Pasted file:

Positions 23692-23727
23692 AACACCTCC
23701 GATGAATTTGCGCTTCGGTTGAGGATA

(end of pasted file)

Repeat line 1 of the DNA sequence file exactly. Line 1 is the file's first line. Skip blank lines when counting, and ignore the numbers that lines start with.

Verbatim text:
Positions 23692-23727